When is a company subject to taxation in the UK? Broadly, when it is incorporated or managed and controlled in the UK, deals in UK land, generates profits from UK property or when an overseas company has a permanent establishment in the UK.
This article considers recent recommendations in respect of the definition of a permanent establishment. The other circumstances giving rise to taxation in the UK are broad areas that are beyond the scope of this article’s consideration.
A Permanent Establishment
Currently, UK tax legislation regards an overseas company as having a permanent establishment (PE) if:
- There is a fixed place of business through which its business is carried out
- An agent in the UK habitually exercises authority to do business on its behalf
Prior to 1 January 2019, a company which only carries on preparatory or auxiliary activities (such as storing the company’s products, or purchasing goods) in the UK will not have a permanent establishment. However, following the OECD’s recent base erosion and profit shifting (BEPS) report this is not necessarily the case.
If a PE exists, the profits of that establishment are effectively calculated at an arm’s length basis and taxed in the UK. It is important to note that, in calculating its profits subject to taxation in the UK, no deduction is allowed for royalties or interest paid by the PE to any other part of the non-resident parent company.
The rules therefore seek to prevent a foreign controlled entity siphoning profits from the UK without baring the associated corporation tax.
It should be noted that even if a company has no permanent establishment it would still need to consider whether it was subject to taxation in the UK under other legislation – such as the diverted profits tax.
BEPS and International Concerns
Historically, many tax planning strategies sought to exploit discrepancies in tax rules to shift profits from an area of high taxation to one with little or no tax charge on those profits. This was often undertaken in a form where little or no activity was actually undertaken by the company in the locality. Key to this planning were attempts to ensure that no permanent establishment arose in the country where the profits are generated.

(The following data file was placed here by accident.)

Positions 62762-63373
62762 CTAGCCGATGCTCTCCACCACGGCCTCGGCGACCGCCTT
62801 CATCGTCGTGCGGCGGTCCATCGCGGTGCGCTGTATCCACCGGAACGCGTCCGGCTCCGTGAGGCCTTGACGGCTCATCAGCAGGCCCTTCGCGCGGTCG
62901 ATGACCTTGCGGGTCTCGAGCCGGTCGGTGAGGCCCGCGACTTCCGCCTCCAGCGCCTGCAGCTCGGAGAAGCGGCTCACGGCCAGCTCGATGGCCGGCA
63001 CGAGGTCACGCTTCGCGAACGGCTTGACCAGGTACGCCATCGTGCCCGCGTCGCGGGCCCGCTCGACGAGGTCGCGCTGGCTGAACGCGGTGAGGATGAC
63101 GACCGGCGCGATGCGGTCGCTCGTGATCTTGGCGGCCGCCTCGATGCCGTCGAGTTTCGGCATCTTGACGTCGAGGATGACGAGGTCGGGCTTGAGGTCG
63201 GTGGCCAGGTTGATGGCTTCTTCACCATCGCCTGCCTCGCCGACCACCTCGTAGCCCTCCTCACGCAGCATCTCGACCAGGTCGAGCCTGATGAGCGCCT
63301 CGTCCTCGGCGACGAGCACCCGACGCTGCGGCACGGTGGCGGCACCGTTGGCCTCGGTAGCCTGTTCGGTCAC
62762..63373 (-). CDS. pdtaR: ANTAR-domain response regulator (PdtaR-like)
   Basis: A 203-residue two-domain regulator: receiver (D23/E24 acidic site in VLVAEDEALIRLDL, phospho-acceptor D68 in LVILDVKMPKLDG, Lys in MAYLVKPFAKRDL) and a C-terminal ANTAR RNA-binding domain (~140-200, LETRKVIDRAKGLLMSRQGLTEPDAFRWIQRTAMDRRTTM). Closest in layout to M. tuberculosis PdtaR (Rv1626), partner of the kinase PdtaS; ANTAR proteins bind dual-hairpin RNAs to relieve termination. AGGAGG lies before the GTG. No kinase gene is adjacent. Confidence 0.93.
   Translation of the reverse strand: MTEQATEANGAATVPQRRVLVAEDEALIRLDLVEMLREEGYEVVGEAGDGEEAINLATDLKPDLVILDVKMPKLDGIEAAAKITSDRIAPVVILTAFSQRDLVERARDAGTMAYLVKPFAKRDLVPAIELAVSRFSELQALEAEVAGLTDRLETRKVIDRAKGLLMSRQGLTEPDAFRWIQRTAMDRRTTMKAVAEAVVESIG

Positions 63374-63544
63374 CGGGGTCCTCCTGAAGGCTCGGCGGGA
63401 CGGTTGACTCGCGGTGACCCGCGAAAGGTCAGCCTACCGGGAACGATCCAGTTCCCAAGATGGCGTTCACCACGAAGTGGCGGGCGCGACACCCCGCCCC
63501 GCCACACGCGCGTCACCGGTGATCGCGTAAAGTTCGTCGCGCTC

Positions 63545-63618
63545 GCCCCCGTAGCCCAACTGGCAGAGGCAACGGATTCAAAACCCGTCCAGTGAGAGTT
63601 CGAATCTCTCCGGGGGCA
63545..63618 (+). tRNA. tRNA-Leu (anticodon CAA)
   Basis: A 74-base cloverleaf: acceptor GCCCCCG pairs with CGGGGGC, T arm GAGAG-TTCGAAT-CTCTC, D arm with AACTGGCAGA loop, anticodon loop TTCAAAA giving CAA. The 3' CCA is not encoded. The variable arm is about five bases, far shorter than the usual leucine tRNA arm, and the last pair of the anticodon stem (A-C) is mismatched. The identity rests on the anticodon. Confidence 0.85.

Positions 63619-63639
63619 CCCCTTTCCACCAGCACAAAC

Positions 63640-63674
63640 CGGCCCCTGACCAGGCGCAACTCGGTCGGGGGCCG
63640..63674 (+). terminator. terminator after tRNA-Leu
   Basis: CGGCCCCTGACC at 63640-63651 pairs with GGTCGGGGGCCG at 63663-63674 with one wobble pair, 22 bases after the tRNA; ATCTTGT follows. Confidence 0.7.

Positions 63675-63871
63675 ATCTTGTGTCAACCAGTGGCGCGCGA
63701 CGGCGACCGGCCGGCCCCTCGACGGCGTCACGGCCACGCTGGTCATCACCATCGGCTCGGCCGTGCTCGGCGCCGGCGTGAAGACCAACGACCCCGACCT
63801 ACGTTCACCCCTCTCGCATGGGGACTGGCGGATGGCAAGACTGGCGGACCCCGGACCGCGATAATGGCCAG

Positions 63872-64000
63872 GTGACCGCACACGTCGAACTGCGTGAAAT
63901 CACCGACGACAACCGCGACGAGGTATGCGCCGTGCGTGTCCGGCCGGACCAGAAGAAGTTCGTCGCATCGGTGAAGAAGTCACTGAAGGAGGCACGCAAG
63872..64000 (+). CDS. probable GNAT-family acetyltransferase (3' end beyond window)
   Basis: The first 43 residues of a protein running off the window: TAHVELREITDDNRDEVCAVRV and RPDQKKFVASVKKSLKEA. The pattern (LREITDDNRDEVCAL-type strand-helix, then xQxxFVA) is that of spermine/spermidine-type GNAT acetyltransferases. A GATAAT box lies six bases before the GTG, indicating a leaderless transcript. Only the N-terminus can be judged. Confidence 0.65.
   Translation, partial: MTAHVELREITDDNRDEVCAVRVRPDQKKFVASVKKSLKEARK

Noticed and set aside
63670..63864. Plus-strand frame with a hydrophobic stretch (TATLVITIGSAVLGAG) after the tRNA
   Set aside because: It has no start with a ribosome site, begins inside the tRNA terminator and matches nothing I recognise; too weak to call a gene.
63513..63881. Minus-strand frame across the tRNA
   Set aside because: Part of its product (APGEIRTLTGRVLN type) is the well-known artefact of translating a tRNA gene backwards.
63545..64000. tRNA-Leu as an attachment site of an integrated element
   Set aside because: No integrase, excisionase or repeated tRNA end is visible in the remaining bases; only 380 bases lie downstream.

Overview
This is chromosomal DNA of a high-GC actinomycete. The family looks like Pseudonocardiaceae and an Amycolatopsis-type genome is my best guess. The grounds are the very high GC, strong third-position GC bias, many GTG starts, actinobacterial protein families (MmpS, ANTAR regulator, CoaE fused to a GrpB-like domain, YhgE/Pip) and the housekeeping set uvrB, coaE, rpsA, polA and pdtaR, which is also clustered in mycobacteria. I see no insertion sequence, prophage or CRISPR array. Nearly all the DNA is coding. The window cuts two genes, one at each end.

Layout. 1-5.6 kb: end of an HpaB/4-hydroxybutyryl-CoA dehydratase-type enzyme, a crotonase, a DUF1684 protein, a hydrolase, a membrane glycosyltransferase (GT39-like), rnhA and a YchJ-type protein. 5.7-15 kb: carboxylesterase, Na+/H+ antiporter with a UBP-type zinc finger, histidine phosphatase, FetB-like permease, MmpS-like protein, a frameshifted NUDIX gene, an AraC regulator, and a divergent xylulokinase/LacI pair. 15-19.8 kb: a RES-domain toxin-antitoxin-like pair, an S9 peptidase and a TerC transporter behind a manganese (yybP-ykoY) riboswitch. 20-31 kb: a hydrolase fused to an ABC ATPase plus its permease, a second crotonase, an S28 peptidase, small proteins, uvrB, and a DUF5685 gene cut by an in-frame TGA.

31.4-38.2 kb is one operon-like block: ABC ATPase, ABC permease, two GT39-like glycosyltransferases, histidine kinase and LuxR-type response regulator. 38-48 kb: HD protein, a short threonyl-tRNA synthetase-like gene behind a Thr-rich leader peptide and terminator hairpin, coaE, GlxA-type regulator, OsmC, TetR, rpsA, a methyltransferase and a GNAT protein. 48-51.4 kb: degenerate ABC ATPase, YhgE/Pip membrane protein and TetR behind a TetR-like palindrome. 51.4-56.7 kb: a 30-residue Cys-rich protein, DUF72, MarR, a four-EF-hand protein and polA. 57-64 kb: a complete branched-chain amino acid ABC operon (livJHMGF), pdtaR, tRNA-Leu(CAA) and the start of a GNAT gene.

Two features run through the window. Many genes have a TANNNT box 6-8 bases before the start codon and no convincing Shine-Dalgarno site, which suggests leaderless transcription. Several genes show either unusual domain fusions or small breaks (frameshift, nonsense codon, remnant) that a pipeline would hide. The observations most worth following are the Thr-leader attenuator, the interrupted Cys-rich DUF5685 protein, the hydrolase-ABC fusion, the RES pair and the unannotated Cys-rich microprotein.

The Organisation for Economic Cooperation and Development (OECD) and the G20 group of countries refer to this type of tax planning as Base Erosion and Profit Shifting (BEPS). The BEPS initiative seeks to counteract these advantages by ensuring that the jurisdiction where the profits are created has the right to tax them.
As part of this initiative the OECD published a number of recommendations to amend the definition of a permanent establishment in the model tax convention. The UK has currently reserved against the majority of the changes in respect of habitual agents and double taxation agreements. However, the new anti-fragmentation rule was implemented by the Finance Act 2019, with effect from 1 January 2019.
Changes to UK legislation – The Fixed Place of Business
As discussed above, historically there has been an exemption for companies carrying on a preparatory or auxiliary activity. The OECD has recommended that this be amended by the introduction of an anti-fragmentation rule.
As a result of this rule activities performed by different related parties must be combined when assessing whether the activities may be regarded as preparatory.
This is potentially highly significant. Consider an online retailer: typically, it would be necessary to operate a warehouse overseas where goods owned by the business are stored for dispatch to customers. Under the current definition, in isolation, this would not represent a fixed place of business provided no other activities are undertaken in the UK. However, considering the warehouse as part of the combined activities of the entire enterprise is an entirely different matter – under the anti-fragmentation rule these activities are very much those of a permanent establishment.
Possible Future Changes
The second recommendation, which has not yet been adopted by the UK, is in relation to the habitual agent.
If implemented, the definition of a dependant agent will be amended from a person who habitually concludes contracts to one who habitually plays the principal role leading to the conclusion of contracts that are routinely concluded without material modification by the enterprise.
This is a significant broadening of the scope of the definition, and effectively erodes the defence that an agent is independent of the company on the basis that they act for many other businesses. The breadth of the new definition would introduce significant scope for HMRC to interpret the definition and associated activities.